Obama thinking about Russia01.02.2012 | 20:18
Mikhail Saakashvili has finally waited what he wanted. The Georgian president has been invited to the United States where he's met with Barack Obama. Saakashvili called the talks in the Oval Office "highly productive", though, later he talked with the press tersely and regularly. And did not even comment Obama's reservation, who, speaking of his assessment of "the ongoing institution-building" in a country said "Russia" instead of "Georgia".
Immediately after the "Rose Revolution" and Mikhail Saakashvili's coming to power an anecdote was born: U.S. President made a working visit to the State Georgia (US), where he met with Governor Michael Saakashvili. Neither George Bush nor Barack Obama have visited Tbilisi. As for Saakashvili's visit to the United States, the Georgian president has not been called there for long enough.
In general, Saakashvili's coveted dream is realized. The President of Georgia visited Washington at last. There, in the Oval Office, Saakashvili spoke with Barack Obama, and then with journalists.
Media has been eagerly awaited revelations by Saakashvili. However, the Georgian president was terse and evasive. Commenting on the outcome of the conversation in the Oval Office, he said that he "has got everything he wanted". He said that he and Obama have agreed on the following issues: cooperation in the military field and preparation of a free trade regime between the U.S. and Georgia. Saakashvili stressed the importance of different kinds of military agreements. According to him, the U.S. president supports Georgia's integration into NATO.
In conversation with journalists Saakashvili repeatedly said that Georgia - it's "closest US ally in the region". Through this role, the former Soviet republic is in the closest relations with the United States, from day to day will get free trade with "Uncle Sam", will join NATO and so on. Saakashvili stressed that military cooperation between the U.S. and Georgia would be beneficial to both parties.
Later, the journalists started questions. From an outsider's viewpoint it looked as if the United States treated Georgia the same way as Nicaragua in times of dictator Somoza. The White House has invested huge money in the Georgian airfields in Marneuli and Vaziani, military bases and naval port of Batumi. Country is full of the courses of English language. It would seem to be good, though, the teachers there are random people with a dubious background. Georgian opposition believes that the true objective of the courses is not teaching English, but promotion of the American way of life. Another one of the geopolitical point of "cooperation" of Washington and Tbilisi are Georgian soldiers on contract. They are needed as cannon fodder in Afghanistan. Those who are declining to participate in "peacekeeping operations", were fined the large sum of money.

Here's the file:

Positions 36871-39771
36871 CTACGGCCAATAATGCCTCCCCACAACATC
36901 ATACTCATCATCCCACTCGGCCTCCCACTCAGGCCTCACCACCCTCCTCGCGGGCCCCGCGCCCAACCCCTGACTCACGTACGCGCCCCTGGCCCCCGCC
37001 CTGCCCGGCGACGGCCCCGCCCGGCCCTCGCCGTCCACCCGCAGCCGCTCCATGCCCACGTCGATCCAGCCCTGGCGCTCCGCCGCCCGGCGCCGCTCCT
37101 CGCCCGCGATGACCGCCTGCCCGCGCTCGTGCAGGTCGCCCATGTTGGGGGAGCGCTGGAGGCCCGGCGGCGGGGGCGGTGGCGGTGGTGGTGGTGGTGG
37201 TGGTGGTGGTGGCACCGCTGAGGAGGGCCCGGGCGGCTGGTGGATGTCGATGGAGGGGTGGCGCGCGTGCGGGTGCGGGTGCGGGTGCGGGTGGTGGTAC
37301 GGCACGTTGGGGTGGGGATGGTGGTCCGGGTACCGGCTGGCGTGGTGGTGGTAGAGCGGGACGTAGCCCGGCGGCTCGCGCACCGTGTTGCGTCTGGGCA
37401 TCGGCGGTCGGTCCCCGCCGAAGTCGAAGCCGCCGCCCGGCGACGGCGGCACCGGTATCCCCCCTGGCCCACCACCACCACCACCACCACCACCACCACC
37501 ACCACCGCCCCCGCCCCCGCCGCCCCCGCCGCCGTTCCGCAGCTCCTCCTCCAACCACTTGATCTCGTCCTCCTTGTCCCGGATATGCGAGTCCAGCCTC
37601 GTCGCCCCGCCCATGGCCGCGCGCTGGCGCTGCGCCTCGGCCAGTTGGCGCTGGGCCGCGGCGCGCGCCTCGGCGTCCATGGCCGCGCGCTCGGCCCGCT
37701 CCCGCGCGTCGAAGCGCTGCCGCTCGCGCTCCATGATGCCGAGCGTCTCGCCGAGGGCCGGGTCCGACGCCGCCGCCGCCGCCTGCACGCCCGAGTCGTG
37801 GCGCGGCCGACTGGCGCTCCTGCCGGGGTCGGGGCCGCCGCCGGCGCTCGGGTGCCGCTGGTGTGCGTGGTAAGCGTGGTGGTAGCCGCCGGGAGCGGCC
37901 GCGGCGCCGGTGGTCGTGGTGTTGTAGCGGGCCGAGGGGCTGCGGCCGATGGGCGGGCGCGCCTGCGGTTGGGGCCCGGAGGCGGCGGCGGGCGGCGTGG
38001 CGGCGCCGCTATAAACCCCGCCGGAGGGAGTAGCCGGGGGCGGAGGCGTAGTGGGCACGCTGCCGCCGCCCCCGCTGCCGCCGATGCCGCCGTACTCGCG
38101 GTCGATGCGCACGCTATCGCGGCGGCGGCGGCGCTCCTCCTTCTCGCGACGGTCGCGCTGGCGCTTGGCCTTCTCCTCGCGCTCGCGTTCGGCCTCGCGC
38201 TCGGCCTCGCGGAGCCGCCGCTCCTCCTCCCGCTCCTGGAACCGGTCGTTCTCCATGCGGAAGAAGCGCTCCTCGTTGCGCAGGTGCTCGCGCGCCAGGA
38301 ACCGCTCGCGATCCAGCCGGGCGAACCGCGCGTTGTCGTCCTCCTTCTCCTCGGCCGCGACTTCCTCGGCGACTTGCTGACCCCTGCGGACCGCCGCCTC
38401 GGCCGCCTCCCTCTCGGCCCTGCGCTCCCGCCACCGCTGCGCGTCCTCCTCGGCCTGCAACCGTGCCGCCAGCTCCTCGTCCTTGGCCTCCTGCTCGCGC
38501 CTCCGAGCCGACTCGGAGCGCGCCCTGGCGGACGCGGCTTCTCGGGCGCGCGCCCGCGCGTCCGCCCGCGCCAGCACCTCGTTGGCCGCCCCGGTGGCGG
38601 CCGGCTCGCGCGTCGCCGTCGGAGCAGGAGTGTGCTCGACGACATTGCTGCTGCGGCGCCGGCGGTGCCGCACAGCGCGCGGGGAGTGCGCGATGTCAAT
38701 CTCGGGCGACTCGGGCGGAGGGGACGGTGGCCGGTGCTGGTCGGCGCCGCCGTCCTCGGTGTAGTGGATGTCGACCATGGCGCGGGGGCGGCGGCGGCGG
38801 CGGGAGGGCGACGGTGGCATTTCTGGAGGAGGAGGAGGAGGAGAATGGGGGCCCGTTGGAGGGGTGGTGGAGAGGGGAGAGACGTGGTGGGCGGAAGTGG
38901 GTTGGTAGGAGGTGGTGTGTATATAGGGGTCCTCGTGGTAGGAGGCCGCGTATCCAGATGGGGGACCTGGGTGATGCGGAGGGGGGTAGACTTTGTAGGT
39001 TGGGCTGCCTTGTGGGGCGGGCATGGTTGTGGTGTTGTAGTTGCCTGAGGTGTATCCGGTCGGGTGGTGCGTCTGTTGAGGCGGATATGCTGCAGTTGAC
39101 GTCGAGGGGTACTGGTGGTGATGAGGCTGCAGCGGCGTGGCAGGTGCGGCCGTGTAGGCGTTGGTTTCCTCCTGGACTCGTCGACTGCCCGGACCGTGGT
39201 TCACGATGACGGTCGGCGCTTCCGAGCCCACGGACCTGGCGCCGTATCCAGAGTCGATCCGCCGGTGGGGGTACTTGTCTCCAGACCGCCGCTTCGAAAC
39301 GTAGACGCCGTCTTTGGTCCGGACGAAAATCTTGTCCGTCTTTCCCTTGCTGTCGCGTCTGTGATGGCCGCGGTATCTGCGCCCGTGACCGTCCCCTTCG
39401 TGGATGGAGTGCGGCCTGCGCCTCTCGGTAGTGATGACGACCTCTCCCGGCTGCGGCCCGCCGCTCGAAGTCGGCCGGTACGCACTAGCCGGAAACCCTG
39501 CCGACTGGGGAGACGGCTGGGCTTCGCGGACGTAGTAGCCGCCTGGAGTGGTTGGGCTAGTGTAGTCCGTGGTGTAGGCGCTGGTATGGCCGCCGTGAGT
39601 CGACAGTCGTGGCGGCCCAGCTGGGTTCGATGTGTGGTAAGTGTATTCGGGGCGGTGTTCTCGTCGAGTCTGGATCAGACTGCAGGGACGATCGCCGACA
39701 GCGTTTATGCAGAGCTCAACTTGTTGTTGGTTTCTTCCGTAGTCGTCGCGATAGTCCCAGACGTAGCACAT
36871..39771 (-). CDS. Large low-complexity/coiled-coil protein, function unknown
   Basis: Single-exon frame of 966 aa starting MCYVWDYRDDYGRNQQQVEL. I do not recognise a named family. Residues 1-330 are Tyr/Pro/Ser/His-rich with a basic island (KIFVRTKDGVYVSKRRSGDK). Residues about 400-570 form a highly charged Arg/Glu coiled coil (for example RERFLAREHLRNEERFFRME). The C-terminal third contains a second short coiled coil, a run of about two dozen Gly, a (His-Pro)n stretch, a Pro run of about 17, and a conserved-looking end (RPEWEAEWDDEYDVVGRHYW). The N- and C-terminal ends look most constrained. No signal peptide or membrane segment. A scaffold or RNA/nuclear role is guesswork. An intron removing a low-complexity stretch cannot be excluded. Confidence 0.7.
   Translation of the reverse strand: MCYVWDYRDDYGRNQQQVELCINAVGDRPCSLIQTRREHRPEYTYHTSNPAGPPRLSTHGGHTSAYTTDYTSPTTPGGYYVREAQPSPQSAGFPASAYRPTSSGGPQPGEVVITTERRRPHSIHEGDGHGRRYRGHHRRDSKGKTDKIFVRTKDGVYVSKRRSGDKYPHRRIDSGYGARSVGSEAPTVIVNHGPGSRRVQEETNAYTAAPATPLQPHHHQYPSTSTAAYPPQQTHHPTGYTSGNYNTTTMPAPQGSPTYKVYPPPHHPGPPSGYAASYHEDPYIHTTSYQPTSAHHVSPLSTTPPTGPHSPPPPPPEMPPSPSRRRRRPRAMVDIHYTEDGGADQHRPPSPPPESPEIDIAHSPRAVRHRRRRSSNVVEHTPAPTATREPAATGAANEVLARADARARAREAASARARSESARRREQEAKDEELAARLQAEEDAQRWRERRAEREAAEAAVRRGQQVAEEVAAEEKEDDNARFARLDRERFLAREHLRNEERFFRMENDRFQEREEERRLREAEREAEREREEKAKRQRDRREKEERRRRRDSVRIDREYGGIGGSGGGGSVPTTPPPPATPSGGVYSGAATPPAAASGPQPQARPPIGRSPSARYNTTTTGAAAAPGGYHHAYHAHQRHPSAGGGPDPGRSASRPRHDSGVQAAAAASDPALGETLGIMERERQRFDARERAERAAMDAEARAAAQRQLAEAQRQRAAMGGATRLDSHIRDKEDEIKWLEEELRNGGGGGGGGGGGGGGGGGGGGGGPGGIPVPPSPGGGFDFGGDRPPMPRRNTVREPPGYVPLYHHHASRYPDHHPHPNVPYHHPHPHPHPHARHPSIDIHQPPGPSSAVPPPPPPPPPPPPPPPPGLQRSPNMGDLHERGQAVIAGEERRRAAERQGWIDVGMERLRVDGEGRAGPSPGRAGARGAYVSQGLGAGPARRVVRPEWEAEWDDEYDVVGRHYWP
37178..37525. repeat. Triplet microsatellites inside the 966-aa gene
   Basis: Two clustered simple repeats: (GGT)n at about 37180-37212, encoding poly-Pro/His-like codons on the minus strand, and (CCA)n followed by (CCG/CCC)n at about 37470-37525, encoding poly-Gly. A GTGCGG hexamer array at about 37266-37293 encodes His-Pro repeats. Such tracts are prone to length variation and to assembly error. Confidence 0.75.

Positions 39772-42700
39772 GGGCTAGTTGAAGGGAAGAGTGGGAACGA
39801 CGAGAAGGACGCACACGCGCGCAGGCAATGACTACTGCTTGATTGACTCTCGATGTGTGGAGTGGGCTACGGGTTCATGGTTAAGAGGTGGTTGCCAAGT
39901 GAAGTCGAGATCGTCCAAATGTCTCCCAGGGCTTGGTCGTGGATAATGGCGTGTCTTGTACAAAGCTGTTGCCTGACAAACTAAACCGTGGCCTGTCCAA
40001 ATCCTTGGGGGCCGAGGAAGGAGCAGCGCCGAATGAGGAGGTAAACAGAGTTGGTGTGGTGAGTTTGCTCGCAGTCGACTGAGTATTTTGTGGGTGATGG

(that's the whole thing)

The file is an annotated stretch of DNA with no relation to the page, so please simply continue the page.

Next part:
These things look different in press release of the White House. In the final paper for the media, Washington's plans for Georgia were described as "the development of cooperation based on successful programs, which aim to assist and reform the Georgian armed forces, support for working with coalition forces in Afghanistan, as well as more effective cooperation with NATO".
Following the meeting of the two leaders, a briefing for journalists was held. During the event, Obama has praised Georgia for its success in building democratic society. "Georgia is a model of democracy and transparency in the region. And I hope that many countries in the coming years will say that if Georgia succeeds in it, we'll succeed too". Continuing his point, Obama made exactly the same reservation, made by his predecessor George W. Bush. Speaking about his appreciation for the "ongoing institution building", Obama called Georgia ... Russia. Saakashvili pretended not to hear this reservation, and then reported: "We will continue to move toward democracy. Georgia will take the way of progress and we won't return to the retrograde political system". Both leaders have preferred not to comment their statements in detail.
From an outsider's viewpoint, the meeting of the two presidents looked like a pre-rehearsed performance. A lot of words but little essence. Andrey Areshev, expert of Center for the Study of Central Asia and Caucasus (Institute of Oriental Studies) shared his opinion on this matter.